Along those lines would you ever want to do something as ambitious as Eagleheart’s final season [Paradise Rising] and telling a larger, more connected sort of story?

Oh boy, I’m a giant fan of the final season of Eagleheart. That was so crazy impressive, and quite an experience. I think that eventually we might. I’m curious, if we get to do more of the show, where it’ll end up going. It seems like in the first season it was nice to just do one-offs and just to learn the world more, but you’ll see that there’s thematic elements that run from episode to episode, and as we think about season two, hopefully you’ll see more plot elements carry over. The big thing that I’m proud about throughout the season is the arc of Rad Cunningham, Will Forte’s character. In his first appearance or two, he seems like kind of maybe a one-note clichéd bully type character.

Just this giant selfish baby.

Yeah, yeah. Not unlike the Karate Kid or Val Kilmer in Top Gun, but as the season goes on you watch this guy just break apart. He’s just a shell of a person who’s very sad and scruffled and goes so far out of his way to puff himself up and make himself look like he’s confident when he’s just a very disturbed child inside. I’m excited for people to sort of see how the arc of Rad Cunningham plays out. The very sad, upsetting arc of Rad Cunningham.

That’s very exciting. So I guess in that sense you are kind of interested in fleshing Moonbeam City out more and showing more of the sub-structures within it, turning it into more of a Springfield or South Park in terms of its scope?

Oh absolutely. The Simpsons and South Park are obviously two of my favorite things in the world. What’s so great about those shows is that they are worlds that you get to explore, and you can branch out from the main characters and explore all of these different worlds from within the city. In our first season we tried to do that. You meet a lot of people. You go into a lot of different subsets of Moonbeam City culture. You meet the mob, you meet drug dealers, you meet gangs, you meet evil dolphin racetrack owners, you go into high-security prisons, and into the world of kids’ stunt shows at Mooniversal Studios. Each episode is already a different little world that you get to explore with the wraparounds of the Moonbeam City police.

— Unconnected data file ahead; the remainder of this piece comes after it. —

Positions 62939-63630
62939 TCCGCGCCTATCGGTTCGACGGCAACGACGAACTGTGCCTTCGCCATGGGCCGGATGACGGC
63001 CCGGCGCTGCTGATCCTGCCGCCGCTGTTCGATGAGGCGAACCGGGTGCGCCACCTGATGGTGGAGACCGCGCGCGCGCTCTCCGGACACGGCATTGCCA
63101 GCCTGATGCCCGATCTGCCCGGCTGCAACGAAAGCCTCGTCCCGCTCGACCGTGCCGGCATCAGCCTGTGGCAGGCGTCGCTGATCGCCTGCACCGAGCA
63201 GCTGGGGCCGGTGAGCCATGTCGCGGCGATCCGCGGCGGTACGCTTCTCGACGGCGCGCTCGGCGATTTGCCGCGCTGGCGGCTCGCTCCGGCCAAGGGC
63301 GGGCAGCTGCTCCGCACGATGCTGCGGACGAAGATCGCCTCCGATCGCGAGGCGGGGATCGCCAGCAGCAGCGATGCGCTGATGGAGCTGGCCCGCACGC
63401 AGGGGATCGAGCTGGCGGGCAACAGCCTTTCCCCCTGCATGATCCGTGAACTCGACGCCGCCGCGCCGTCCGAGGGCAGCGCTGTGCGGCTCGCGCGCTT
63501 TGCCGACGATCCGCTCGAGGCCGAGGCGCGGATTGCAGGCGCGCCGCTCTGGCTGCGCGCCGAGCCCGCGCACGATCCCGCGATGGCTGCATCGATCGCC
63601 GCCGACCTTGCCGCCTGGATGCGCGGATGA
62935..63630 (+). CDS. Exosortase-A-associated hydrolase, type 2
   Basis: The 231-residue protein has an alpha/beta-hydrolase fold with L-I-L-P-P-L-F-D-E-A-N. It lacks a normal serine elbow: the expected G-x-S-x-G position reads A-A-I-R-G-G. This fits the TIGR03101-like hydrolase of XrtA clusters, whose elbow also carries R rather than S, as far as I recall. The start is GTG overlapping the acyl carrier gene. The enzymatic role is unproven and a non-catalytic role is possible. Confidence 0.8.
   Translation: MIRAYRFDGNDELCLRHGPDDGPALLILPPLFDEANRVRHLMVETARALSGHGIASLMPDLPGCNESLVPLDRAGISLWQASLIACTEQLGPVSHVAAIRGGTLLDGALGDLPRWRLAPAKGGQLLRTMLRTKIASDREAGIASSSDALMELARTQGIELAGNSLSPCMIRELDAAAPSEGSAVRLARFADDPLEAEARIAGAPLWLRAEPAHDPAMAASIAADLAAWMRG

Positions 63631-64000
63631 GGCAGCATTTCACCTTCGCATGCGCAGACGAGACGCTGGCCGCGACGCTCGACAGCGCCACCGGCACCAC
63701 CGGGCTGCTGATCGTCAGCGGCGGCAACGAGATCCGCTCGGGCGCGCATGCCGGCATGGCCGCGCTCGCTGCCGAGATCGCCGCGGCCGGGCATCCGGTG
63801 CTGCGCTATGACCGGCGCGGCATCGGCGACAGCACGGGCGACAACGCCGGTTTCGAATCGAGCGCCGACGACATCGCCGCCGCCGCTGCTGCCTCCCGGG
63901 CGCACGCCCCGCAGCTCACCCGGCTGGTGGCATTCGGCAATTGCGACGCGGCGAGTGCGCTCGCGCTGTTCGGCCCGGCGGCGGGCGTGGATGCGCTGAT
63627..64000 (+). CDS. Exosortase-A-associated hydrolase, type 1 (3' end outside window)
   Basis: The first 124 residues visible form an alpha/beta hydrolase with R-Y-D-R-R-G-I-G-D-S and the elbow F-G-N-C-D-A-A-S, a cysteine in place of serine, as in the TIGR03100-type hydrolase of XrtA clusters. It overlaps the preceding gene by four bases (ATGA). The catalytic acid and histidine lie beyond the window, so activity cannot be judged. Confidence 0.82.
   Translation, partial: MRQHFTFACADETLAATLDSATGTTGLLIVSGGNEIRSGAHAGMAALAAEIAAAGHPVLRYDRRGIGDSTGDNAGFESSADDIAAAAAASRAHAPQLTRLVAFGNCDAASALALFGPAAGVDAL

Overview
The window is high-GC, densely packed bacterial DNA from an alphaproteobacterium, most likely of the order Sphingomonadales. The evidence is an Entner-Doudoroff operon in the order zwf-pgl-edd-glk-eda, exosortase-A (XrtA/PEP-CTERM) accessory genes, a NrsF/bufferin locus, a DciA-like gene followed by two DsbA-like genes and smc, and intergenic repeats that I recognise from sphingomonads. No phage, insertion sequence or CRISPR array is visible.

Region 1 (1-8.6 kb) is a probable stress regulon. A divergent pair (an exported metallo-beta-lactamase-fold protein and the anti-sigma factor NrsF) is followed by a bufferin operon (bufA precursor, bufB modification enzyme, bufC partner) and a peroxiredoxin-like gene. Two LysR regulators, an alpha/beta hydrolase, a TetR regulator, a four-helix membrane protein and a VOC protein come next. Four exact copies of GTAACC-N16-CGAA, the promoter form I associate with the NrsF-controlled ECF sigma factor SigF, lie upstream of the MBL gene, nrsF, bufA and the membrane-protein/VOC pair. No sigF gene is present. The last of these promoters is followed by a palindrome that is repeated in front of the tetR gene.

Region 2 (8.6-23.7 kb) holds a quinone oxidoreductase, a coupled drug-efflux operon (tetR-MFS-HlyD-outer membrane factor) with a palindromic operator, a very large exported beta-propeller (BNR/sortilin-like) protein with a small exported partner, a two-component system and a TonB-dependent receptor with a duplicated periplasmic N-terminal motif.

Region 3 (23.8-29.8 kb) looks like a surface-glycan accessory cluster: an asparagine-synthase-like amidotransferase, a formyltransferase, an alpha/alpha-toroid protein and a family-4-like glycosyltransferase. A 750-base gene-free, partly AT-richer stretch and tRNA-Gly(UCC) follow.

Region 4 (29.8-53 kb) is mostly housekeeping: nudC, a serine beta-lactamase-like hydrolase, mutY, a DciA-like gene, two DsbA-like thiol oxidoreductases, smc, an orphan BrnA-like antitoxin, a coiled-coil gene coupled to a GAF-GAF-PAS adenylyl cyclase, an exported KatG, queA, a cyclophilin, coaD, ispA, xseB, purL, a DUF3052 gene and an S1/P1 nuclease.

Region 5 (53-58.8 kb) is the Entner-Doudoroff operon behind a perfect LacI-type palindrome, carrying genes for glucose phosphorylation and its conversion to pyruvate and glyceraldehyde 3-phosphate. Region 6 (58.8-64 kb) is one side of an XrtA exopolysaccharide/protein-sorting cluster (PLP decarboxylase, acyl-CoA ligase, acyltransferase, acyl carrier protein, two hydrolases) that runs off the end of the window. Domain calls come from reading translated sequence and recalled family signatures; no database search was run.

That’s very true. With you pulling from this ’80s mentality and riffing on so much of that, do you have a favorite bad ’80s movie that people need to immediately track down and watch?

Ohh, that’s a good question…

Or, “We need to do a this episode.”

Let me see. I don’t want to miss the good ones…I’m definitely a huge Knight Rider fan in particular. I saw that it was on Netflix and thought, ah that might be a sort of hacky thing to get into with the Hasselhoff machismo and a talking car, but I’ve come to just get really wrapped up in the silly, dull, cheaply-filmed-in-North-Hollywood aesthetic of that show. He definitely gave these vacant stares that became Hasselhoff’s thing. That was definitely an influence on Dazzle. I actually just saw a screenshot of “the stare” on my computer and then I looked at Dazzle next to it and went, oh yes, clearly there’s an influence there. It’s like those Hasselhoff eyes are copy and pasted onto Dazzle.

I will say, we do an episode that’s about virtual reality and kind of a scary, CGI escape, not unlike Lawnmower Man or Disclosure with Michael Douglas. Actually Disclosure in general is a pretty big influence on Moonbeam City. Just the slapping, and the shadows, and the gritty melodrama of it. Also, in researching that area of virtual reality movies, I became pretty enamored with the movie Freejack, with Mick Jagger and Emilio Estevez, and if you watch what I believe will be our ninth episode, “The Legend of Serpent Lake”, well if you’re a Freejack fan…

It’s finally going to pay off.

If you’re a Freejack fan and you read Splitsider, boy you are really going to be in for a treat with the “Legend of Serpent Lake.” Yeah, Freejack is kind of a masterpiece.

Every character in Moonbeam City pretty much has the best name that’s ever been created. Do you have a giant list of ridiculous names that you’re constantly pulling from, or do you come up with them on the fly when you’re writing?

That actually was kind of a little warm-up exercise in preparing for the show. I would just write a page of any possible word that could be a name. We didn’t limit our writers to that, but a lot of great names came out of that area. I can’t take credit for Flux Nicholson, which is one of my favorites.

‘Stereo Campari’ just works!